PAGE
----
Is it time to reconsider Canada’s B-20 mortgage stress test? CIBC’s chief economist Benjamin Tal’s latest real estate report indicates that while the measure has cooled the Canadian market, it’s time to loosen the reigns.
“The stress test imposed on the market was probably necessary, since there was a need to save some Canadian borrowers from themselves,” opens Tal’s April 2019 report. “But more than a year after the introduction of B-20, we are in a position to say more about the impact of that change on the trajectory of the market in general, and alternative lending in particular.”
The B-20 stress test was introduced in January 2018 by the Office of the Superintendent of Financial Institutions (OSFI). It requires potential homebuyers to qualify at two per cent above their contracted mortgage rate (or 200 basis points). The test was designed cool super-heated markets such as Toronto and Vancouver, as well as raise overall credit quality within the real estate sector.
Nevertheless, says Tal, it does not adequately address several market factors: “The average personal income has risen by a cumulative 12.5% over the past five years—the stress test does not take that into account. Nor does B-20 allow for the fact that during the course of the mortgage term, equity position rises due to principal payments. Another shortcoming is that the stress test doesn’t consider mortgage term and the decreasing borrower risk with longer terms selected.”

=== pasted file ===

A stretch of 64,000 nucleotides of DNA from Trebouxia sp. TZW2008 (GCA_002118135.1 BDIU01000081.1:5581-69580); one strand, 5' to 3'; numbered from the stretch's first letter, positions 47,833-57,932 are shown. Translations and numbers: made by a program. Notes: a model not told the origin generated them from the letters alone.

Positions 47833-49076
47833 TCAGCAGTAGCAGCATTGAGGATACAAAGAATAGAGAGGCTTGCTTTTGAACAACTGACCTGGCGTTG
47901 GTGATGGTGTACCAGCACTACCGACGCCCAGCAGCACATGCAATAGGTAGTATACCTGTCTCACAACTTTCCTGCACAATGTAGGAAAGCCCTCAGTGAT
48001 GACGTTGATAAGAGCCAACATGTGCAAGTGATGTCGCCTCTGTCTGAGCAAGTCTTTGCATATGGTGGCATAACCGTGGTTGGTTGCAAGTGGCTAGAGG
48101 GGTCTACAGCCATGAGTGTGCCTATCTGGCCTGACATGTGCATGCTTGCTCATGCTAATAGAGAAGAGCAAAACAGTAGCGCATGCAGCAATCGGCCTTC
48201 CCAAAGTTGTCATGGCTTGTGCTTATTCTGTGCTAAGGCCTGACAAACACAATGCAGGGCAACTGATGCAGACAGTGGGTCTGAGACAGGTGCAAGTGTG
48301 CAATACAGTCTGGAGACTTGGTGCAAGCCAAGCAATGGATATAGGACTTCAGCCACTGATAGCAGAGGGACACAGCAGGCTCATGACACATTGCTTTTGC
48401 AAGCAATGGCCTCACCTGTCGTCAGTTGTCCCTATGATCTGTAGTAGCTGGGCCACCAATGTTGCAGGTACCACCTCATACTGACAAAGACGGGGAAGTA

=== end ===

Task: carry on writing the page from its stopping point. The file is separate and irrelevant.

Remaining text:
The report states that B-20 has been responsible for nearly 60% of the overall decline in mortgage originations in 2018, equaling $13-15 billion decline in new mortgage loan values. As such, Tal questions if the test is still appropriate for today’s market conditions, noting, “Is 200 basis points the right number? At the end of the day, there is no real science behind that number … the rule was introduced in an environment of an already slowing market, and that since then, the Bank of Canada has hiked rates by 75 basis points, and the five-year mortgage rate has risen by 35 basis points.”
Additionally, the report suggests that the B-20 stress test is sending more Canadians into the arms of alternative lenders. Stats from the Ontario Land Registry indicate that alternative lenders accounted for nearly 12% of total transactions in the province over the last year (15% in the GTA), which is an increase from their share prior to B-20’s arrival.
“What’s interesting is that the upward trajectory was established in 2017 when alternative lenders accounted for only 8% of new loans. Over the past two years, mortgage originations provided by alternative lenders rose by a cumulative 27% while originations in the market as a whole fell by 11%.”
“Beyond B-20,” it continues, “that might reflect the impact of the stress test that was imposed on high-ratio mortgages in late 2016 as well as regulatory-related credit restrictions on new immigrants and those self-employed.”
The CIBC analysis concludes that now may be time to rethink the test, adding, “We need a more flexible benchmark, potentially a narrower spread over the contract rate when interest rates approach cyclical peak, and perhaps to establish a reasonable floor under which the qualifying rate will never drop below.”
Read the full report.